An audit may include a review of any of the documentation needed to support the information that was entered in the attestation. The level of the audit review may depend on a number of factors, and it is not possible to include an all-inclusive list of supporting documents.
The primary documentation that will be requested in all reviews is the source document(s) that the provider used when completing the attestation. This document should provide a summary of the data that supports the information entered during attestation. Ideally, this would be a report from the certified EHR system, but other documentation may be used if a report is not available or the information entered differs from the report.
This summary document will be the starting point of most reviews and should include, at minimum:
- The numerators and denominators for the measures
- The time period the report covers
- Evidence to support that it was generated for that eligible professional, eligible hospital, or critical access hospital
Although the summary document is the primary review step, there could be additional and more detailed reviews of any of the measures, including review of medical records and patient records. The provider should be able to provide documentation to support each measure to which he or she attested, including any exclusions claimed by the provider.
A few examples of additional support are as follows:
- Drug-Drug/Drug-Allergy Interaction Checks and Clinical Decision Support—Proof that the functionality is available, enabled, and active in the system for the duration of the EHR reporting period.
- Electronic Exchange of Clinical Information—Screenshots from the EHR system or other documentation that document a test exchange of key clinical information (successful or unsuccessful) with another provider of care. Alternately, a letter or e-mail from the receiving provider confirming the exchange, including specific information such as the date of the exchange, name of providers, and whether the test was successful.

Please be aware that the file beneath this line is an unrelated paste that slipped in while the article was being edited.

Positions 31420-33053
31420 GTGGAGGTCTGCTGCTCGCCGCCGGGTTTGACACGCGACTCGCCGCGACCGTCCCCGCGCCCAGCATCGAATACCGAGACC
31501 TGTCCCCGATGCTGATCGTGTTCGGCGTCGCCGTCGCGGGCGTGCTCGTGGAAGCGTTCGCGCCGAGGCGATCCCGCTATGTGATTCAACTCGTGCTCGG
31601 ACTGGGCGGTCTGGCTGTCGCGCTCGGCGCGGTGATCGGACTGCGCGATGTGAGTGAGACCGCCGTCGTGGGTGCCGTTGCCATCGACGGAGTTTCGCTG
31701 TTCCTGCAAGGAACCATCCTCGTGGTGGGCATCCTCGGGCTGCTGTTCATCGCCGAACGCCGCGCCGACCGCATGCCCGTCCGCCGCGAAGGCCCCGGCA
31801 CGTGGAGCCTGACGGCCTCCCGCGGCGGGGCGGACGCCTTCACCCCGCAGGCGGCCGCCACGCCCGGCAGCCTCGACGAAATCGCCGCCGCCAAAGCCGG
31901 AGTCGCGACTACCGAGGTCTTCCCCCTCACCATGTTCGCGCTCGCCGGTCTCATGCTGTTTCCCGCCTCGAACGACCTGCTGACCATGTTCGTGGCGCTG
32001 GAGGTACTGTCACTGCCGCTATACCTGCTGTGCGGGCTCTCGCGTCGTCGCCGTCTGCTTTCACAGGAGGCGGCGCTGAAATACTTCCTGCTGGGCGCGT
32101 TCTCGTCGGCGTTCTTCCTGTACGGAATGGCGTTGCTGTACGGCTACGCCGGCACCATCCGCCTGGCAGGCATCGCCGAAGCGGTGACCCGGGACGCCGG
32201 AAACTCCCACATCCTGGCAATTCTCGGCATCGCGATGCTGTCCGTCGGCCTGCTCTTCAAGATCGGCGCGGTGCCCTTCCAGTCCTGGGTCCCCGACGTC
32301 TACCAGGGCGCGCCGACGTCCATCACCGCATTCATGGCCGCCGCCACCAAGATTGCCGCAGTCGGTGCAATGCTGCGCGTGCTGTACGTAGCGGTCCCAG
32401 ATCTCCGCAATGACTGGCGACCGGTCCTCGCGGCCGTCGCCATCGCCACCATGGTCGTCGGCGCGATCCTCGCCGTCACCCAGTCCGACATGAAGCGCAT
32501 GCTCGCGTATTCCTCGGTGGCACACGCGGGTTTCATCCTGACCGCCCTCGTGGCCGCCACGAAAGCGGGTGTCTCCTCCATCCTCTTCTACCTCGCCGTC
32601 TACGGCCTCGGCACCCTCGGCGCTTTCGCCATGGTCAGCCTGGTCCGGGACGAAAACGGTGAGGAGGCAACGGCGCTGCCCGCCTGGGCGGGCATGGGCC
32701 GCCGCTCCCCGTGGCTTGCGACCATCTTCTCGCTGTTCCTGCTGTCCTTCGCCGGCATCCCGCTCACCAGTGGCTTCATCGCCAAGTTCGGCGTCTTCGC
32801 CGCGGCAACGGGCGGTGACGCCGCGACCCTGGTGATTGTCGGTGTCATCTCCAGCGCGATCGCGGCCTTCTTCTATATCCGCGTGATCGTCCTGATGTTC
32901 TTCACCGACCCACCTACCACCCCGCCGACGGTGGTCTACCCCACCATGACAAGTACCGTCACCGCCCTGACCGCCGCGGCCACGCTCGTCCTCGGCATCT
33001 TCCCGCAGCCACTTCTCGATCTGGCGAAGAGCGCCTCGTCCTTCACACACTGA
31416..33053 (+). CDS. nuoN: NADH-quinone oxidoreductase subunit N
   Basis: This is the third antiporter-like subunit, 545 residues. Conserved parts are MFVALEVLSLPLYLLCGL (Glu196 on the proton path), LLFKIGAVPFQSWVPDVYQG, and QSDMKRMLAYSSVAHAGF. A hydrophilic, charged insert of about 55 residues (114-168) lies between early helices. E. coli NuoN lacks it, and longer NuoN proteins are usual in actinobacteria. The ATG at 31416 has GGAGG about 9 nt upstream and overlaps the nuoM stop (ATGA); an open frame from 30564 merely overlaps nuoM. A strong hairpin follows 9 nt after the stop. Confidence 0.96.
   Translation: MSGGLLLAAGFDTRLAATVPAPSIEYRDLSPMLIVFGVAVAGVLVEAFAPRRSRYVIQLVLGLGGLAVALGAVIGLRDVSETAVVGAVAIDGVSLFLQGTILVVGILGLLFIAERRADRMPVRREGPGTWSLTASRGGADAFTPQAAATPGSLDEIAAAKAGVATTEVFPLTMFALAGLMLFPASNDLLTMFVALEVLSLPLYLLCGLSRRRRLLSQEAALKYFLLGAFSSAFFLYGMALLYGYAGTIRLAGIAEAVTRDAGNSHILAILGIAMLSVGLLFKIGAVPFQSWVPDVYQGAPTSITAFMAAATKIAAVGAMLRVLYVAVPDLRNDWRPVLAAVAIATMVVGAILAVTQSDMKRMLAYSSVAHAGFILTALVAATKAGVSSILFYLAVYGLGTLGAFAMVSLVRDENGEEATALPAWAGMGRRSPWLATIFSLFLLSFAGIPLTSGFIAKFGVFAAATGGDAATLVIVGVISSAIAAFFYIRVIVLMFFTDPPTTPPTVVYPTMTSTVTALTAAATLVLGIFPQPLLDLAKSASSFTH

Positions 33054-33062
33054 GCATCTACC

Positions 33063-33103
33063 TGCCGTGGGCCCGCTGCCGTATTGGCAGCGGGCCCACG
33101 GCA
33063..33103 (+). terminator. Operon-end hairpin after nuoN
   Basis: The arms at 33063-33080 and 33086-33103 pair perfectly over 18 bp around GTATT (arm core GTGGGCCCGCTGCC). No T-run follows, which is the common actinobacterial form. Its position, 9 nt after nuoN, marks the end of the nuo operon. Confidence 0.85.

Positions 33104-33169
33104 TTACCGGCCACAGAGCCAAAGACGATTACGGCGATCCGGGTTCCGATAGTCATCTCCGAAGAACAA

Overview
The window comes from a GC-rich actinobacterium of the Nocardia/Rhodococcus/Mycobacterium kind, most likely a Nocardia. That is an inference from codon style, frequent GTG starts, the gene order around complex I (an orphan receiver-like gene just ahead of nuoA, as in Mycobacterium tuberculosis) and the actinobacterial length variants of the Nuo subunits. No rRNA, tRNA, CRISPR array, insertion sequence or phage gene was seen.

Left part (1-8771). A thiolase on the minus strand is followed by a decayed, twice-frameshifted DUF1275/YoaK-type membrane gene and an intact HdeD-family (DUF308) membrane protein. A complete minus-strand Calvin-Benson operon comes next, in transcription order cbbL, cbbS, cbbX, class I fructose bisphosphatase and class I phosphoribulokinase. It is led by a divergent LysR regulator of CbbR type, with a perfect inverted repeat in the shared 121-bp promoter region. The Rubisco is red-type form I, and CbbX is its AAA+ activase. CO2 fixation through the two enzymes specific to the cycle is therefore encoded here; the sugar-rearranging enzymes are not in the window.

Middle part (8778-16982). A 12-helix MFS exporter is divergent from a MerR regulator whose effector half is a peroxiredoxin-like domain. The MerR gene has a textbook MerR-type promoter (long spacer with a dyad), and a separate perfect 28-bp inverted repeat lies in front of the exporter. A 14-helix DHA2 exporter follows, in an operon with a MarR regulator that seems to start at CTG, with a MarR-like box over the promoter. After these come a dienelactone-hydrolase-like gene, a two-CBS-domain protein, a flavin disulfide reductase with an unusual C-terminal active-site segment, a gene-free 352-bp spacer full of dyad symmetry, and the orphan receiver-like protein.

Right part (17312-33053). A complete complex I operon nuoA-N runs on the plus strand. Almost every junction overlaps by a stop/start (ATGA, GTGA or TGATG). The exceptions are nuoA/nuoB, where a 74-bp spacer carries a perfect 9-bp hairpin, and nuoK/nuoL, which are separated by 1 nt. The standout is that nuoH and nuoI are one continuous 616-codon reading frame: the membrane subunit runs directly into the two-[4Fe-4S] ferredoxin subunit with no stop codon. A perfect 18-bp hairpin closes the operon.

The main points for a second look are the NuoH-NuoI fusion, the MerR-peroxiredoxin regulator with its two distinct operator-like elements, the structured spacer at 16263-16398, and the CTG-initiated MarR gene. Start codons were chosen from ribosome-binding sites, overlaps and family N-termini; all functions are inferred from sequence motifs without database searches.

- Protect Electronic Health Information— Proof that a security risk analysis of the certified EHR technology was performed prior to the end of the reporting period (e.g., report which documents the procedures performed during the analysis and the results).
- Drug Formulary Checks—Proof that the functionality is available, enabled, and active in the system for the duration of the EHR reporting period.
- Immunization Registries Data Sub- mission, Reportable Lab Results to Public Health Agencies, and Syndromic Surveillance Data Submission—Screenshots from the EHR system or other documentation that document a test submission to the registry or public health agency (successful or unsuccessful). Alternately, a letter or e-mail from registry or public health agency confirming the receipt (or failure of receipt) of the submitted data, including the date of the submission, name of parties involved, and whether the test was successful.
- Exclusions—Documentation to support each exclusion to a measure claimed by the provider.
For Medicare eligible professionals and for hospitals that are eligible for both Medicare and Medicaid EHR incentive payments—When a provider is selected for an audit, they will receive an initial request letter from the audit contractor. The request letter will be sent electronically by the audit contractor from a CMS e-mail address and will include the audit contractor’s contact information. The e-mail address provided during registration for the EHR Incentive Program will be used for the initial request letter.
The initial review process will be conducted at the audit contractor’s location, using the information received as a result of the initial request letter. Additional information might be needed during or after this initial review process, and in some cases an on-site review at the provider’s location could follow. A demonstration of the EHR system could be requested during the on-site review. A secure communication process has been established by the contractor, which will assist the provider to send any information that could be considered sensitive. Any questions pertaining to the information request should be directed to the audit contractor.
States will have separate audit processes for their Medicaid EHR Incentive Program. For more information about these audit processes, please contact your State Medicaid Agency.
Questions? Contact Donald A. Balasa, JD, MBA, at firstname.lastname@example.org or 800/228-2262.